Adobe Analytics was launched in 2012 as part of the Adobe Experience Cloud. It is a result of the advanced marketing analytics capabilities that Adobe acquired as part of Omniture, a company it purchased in 2009. Today, Adobe Analytics is used by thousands of companies worldwide to monitor web traffic, track marketing attribution, and predict business opportunities.
Adobe Analytics: How Does it Help Businesses?
To answer this, we need to begin with a key question — What is Adobe Analytics? It is a cloud-based software that provides companies with web, channel, and marketing analytics, along with the predictive capabilities of AI and ML.
It can be deployed either as a standalone product or as part of the Adobe Experience Cloud that helps optimize the end-to-end customer experience (CX). To achieve this, the suite includes seven tools — i.e., Adobe Social, Adobe Campaign, Adobe Target, Adobe Media Optimizer, Adobe Experience Manager, Adobe Primetime, and Adobe Audience Manager.
In this suite, it performs one unique purpose: to provide businesses with measurable insights on traffic, across web assets, marketing platforms, and digital channels. It helps businesses integrate data from a wide variety of traffic sources like web, mobile, video, branded apps, social media, and even the Internet of Things (IoT). Then, AI, machine learning, and other advanced data modeling techniques are employed to find insights and recommendations from this consolidated information, which the business can act on.
How Does Adobe Analytics Work?
The functioning of Adobe Analytics hinges on the product’s four components:
- Web analytics: It not only measures visits and page views, but it also gives insights into traffic sources, content engagement, and the customer pathway.
- Marketing analytics: The software gathers analytics data from various marketing channels in one place. This also includes offline sources.
- Attribution: The attribution feature of Adobe Analytics reveals how different moments of truth in the customer journey influence conversion. It uses machine learning and advanced statistical models.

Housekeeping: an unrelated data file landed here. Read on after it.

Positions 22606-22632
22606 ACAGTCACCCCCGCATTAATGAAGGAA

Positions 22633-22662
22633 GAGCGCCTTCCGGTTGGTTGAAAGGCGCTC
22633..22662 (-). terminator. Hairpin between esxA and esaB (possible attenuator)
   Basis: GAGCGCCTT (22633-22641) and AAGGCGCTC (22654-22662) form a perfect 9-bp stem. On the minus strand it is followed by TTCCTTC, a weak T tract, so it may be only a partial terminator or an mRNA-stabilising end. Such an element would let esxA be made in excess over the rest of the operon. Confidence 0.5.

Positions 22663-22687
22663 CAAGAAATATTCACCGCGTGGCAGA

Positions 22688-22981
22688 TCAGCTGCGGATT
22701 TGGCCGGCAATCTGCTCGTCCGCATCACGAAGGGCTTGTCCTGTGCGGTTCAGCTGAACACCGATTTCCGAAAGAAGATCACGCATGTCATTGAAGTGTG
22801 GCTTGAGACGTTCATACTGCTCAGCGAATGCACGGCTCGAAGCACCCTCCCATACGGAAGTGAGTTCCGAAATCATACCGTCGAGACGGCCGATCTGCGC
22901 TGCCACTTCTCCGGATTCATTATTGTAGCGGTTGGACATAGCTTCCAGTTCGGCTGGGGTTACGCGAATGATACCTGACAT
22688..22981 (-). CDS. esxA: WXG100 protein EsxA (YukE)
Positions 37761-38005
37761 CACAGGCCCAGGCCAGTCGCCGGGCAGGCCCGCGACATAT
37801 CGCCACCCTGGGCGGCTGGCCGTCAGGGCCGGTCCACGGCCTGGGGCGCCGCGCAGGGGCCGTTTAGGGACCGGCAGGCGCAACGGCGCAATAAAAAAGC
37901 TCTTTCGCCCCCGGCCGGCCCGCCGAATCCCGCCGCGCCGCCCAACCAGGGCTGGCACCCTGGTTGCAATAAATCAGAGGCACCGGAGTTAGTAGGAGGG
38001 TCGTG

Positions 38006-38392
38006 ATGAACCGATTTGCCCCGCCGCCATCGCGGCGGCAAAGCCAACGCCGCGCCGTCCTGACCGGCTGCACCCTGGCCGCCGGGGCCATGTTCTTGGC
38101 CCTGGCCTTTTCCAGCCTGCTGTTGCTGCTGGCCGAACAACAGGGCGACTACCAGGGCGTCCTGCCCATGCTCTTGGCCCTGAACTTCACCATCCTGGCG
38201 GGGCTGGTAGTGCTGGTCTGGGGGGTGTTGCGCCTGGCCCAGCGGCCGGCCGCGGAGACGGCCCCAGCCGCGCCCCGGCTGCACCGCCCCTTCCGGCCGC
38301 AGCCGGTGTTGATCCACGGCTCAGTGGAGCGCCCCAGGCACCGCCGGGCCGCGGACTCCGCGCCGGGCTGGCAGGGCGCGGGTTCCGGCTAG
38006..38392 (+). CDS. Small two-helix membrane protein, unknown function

- Predictive analytics: It can also predict future customer behavior such as churn risk or the likelihood to convert.
At its core, the software’s architecture includes a UI used by marketers and other CX professionals, the Adobe Analytics Application Measurement software, and Regional Data Collection (RDC) as well as Regional Data Processing (RDP) servers.
How to Use Adobe Analytics for Your Unique Business Needs
As mentioned, it is used by thousands of companies across the world for their marketing analysis needs. If you are unsure about how to use Adobe Analytics, you can gain inspiration from top companies like Epson, Philips, WestJet, and several others that leverage the solution. Use cases include campaign planning, budget distribution, contact center analysis, and customer behavior analysis, among others. It is estimated that over 50,000 business websites around the world employ the tool.
Businesses can choose from various Adobe Analytics packages to suit their unique business needs. There are three plans available — Select, Prime, and Ultimate. Customer segmentation analysis and comparison are available only with the two premium plans, which also offer more offline integrations. For large companies, subscribing to the end-to-end Adobe Experience Cloud suite may be a better idea.
Key Features of Adobe Analytics
The solution offers the following key features:
- Multichannel data collection spanning online, offline, and IoT
- Dynamic tag management for data organizations across systems
- Anomaly detection to separate true customer behavior signals from noise
- Segmentation IQ feature to discover statistically relevant differences between customer calls
- Third-party integration with external CRM and other systems
- Shared audiences to collaborate with multiple teams on high-value customer segments
- Custom variables and unique processing rules for data analysis
- Data warehousing capabilities and data feeds
- Intelligent alerts on tracked anomalies, or stacked alerts that display multiple metrics
Apart from this, Adobe Analytics has robust security features, including user authentication, security controls for admins, and data center-level protection.
Adobe Analytics Benefits
By using Adobe Analytics, businesses can unlock the following benefits: